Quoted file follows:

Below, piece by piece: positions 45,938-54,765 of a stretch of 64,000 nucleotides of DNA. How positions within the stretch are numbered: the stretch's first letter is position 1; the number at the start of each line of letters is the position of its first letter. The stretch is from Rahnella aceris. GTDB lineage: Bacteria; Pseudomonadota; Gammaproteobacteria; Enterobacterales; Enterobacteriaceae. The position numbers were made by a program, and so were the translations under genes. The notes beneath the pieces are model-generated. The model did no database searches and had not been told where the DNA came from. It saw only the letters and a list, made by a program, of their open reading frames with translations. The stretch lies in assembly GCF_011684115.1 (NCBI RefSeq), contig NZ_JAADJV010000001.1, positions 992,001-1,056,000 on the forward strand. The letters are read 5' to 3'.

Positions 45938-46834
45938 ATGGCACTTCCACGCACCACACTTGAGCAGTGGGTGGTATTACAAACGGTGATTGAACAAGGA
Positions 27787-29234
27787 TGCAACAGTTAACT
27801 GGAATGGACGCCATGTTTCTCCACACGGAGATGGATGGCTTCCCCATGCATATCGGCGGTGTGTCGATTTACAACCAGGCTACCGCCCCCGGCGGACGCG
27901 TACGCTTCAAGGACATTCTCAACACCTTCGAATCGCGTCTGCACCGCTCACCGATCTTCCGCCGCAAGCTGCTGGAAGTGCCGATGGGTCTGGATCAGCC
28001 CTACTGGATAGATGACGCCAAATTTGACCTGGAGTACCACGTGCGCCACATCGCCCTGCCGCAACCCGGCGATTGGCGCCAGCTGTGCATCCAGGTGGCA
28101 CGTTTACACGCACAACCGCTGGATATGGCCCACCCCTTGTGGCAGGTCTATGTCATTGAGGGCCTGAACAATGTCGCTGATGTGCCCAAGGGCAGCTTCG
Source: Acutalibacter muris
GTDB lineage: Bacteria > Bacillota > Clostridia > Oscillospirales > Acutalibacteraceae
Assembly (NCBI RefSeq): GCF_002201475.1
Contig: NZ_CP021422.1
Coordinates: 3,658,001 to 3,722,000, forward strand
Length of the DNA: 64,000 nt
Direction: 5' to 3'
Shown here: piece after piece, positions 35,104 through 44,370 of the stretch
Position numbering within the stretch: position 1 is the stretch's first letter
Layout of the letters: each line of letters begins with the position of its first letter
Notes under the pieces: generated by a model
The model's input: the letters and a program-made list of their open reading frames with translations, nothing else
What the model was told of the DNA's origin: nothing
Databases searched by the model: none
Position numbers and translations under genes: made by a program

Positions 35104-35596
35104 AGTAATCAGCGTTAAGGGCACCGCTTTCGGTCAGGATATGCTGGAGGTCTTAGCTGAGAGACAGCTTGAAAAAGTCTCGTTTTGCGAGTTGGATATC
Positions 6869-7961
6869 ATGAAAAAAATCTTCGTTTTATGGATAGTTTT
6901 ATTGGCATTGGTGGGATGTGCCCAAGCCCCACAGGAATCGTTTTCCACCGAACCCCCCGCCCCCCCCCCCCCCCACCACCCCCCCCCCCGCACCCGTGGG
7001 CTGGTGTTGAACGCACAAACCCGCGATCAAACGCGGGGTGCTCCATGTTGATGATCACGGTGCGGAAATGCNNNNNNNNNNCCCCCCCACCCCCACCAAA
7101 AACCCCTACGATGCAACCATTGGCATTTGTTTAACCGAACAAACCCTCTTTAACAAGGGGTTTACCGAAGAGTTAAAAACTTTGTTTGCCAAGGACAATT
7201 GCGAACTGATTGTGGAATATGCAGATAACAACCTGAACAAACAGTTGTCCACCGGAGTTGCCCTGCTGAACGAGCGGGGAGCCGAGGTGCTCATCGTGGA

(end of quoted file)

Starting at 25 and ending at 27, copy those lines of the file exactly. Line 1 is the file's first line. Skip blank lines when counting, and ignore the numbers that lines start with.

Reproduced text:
Positions 35104-35596
35104 AGTAATCAGCGTTAAGGGCACCGCTTTCGGTCAGGATATGCTGGAGGTCTTAGCTGAGAGACAGCTTGAAAAAGTCTCGTTTTGCGAGTTGGATATC
Positions 6869-7961